The North American Insulation Manufacturers Association (NAIMA), Leland, North Carolina, is the trade association for manufacturers of fiberglass, rock wool and slag wool insulation products. The group conducts member surveys to track the use of pre- and postconsumer recycled materials in their insulation products. According to NAIMA data, its member facilities in the U.S. used more than 1 million tons of recycled glass in 2021, approximately one-third of the glass EPA estimates is recycled each year.

“Our members’ fiberglass insulation products contain an average of 50 percent recycled glass, with some products containing as high as 60 percent recycled content,” says NAIMA Executive Vice President and General Counsel Angus Crane. “In almost all cases across all regions of the country, our member companies could use more clean glass cullet,” he adds.

Ground glass pozzolan

A growing market for cullet is ground glass pozzolan, which is used in concrete production as a supplementary cementitious material, replacing fly ash and slag. Both fly ash and slag are industrial byproducts that have been used for many decades as low-cost and durable concrete additives. However, decreasing dependency on coal power plants has made fly ash harder to source, and many U.S. steel foundries have shuttered, resulting in concrete companies importing slag.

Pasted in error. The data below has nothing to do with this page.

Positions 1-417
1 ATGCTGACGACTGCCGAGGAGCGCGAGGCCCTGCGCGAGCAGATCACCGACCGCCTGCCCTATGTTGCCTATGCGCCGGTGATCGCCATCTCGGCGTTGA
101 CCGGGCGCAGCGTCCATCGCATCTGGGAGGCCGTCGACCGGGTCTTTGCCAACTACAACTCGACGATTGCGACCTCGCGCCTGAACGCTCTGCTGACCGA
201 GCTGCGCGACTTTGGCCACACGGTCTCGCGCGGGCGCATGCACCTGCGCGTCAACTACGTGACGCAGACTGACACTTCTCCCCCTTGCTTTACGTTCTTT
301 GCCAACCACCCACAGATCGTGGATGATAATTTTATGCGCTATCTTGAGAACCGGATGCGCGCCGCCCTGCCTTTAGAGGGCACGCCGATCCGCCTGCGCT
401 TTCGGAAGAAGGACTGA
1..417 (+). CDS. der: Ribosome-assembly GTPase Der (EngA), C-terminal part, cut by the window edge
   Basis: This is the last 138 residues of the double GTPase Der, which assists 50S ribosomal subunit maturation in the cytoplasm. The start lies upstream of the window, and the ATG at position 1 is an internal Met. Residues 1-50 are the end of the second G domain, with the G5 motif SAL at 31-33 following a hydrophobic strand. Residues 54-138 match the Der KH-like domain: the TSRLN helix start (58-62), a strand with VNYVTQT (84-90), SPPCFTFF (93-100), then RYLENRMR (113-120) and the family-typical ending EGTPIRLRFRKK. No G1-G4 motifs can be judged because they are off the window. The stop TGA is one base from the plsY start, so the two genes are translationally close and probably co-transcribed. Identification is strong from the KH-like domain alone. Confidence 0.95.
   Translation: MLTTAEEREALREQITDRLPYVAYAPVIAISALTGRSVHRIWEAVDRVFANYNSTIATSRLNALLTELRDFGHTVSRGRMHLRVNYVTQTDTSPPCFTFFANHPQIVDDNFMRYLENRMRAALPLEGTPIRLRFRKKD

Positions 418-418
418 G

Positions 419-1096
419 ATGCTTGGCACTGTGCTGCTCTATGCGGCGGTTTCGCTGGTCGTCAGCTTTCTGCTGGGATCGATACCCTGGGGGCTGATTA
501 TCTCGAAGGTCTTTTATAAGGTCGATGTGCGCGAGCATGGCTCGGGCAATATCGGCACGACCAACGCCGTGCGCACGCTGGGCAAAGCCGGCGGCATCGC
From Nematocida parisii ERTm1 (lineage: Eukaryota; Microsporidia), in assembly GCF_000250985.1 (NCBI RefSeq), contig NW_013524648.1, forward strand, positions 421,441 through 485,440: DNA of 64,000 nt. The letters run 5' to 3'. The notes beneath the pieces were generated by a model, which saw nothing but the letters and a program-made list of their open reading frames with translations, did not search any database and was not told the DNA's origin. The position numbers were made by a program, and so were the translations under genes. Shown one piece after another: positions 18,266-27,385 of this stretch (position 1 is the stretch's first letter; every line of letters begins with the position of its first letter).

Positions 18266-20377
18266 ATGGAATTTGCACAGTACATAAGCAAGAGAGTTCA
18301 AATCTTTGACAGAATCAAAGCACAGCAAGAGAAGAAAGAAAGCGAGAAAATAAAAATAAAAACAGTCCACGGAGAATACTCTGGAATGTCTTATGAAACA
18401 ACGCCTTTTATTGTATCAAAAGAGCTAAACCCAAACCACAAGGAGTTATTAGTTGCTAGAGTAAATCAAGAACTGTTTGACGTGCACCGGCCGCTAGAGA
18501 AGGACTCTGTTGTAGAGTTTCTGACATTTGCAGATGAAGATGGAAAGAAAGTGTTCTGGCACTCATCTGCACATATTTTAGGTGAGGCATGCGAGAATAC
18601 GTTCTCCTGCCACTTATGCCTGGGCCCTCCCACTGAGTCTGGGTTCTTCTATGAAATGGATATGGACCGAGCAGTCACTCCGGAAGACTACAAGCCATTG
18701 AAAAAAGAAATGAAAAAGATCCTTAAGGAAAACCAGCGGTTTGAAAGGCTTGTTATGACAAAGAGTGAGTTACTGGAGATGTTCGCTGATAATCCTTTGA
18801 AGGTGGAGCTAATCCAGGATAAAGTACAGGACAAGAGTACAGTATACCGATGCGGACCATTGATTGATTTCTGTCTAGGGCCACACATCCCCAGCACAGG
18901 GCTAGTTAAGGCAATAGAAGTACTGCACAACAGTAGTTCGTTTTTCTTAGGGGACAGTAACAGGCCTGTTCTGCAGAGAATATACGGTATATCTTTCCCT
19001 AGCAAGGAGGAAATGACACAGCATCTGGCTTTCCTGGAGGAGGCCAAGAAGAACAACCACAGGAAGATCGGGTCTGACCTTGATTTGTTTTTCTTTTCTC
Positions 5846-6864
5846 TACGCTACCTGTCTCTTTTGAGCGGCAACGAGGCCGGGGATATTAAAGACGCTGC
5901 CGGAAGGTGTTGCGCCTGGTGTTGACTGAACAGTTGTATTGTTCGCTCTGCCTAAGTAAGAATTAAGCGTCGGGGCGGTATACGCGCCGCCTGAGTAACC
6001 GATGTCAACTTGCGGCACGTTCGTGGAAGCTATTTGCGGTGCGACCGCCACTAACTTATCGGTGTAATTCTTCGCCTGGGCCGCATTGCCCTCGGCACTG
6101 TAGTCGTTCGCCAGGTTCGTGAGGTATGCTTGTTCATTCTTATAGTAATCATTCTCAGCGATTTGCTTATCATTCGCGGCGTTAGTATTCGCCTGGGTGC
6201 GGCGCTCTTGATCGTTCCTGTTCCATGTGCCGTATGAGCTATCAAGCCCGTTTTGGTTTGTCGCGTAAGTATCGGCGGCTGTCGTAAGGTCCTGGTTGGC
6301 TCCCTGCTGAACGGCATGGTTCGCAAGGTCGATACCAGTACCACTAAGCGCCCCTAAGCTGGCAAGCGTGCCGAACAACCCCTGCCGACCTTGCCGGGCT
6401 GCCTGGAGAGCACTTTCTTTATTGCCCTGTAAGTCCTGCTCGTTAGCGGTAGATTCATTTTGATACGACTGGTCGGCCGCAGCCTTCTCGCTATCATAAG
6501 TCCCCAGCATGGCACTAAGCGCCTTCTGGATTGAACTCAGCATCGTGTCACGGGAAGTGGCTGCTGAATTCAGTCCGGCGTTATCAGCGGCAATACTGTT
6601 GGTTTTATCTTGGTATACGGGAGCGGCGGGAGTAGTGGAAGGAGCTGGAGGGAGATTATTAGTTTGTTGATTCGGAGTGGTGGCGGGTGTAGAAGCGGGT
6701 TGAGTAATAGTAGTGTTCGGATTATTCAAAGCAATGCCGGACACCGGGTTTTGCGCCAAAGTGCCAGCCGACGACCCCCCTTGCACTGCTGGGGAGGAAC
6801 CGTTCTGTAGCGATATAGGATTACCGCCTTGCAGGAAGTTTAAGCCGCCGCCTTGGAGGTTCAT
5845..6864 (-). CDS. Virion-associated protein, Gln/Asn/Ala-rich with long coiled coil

Glass containers recycled into ground glass pozzolan
Photos courtesy of Resource Recycling Systems

New Rochelle, New York-based Urban Mining Industries manufactures a product called Pozzotive, a cement replacement made from postconsumer glass that can be used in the production of a variety of concrete products. The company has developed a proprietary process to take contaminated glass from material recovery facilities (MRFs), clean it to about 99.7 percent purity and mill it into an ultra-fine ground glass pozzolan that is then delivered to concrete companies. Recycled glass’ consistent purity and high silica content make it an important component of the pozzolan and help create a stronger, more durable concrete product.

Patrick Grasso, co-managing partner at Urban Mining Industries, says the environmental benefits of using recycled glass as a pozzolan are huge. From a recycling perspective, the process of making ground glass pozzolan provides a solution for contaminated and potentially unmarketable MRF glass. Additionally, glass is free of toxic materials that can sometimes be found in other cement replacements. A reduction in greenhouse gas emissions also occurs from the less-energy-intensive process. According to Urban Mining Industries, its Pozzotive product can reduce the embodied carbon in concrete by up to 40 percent.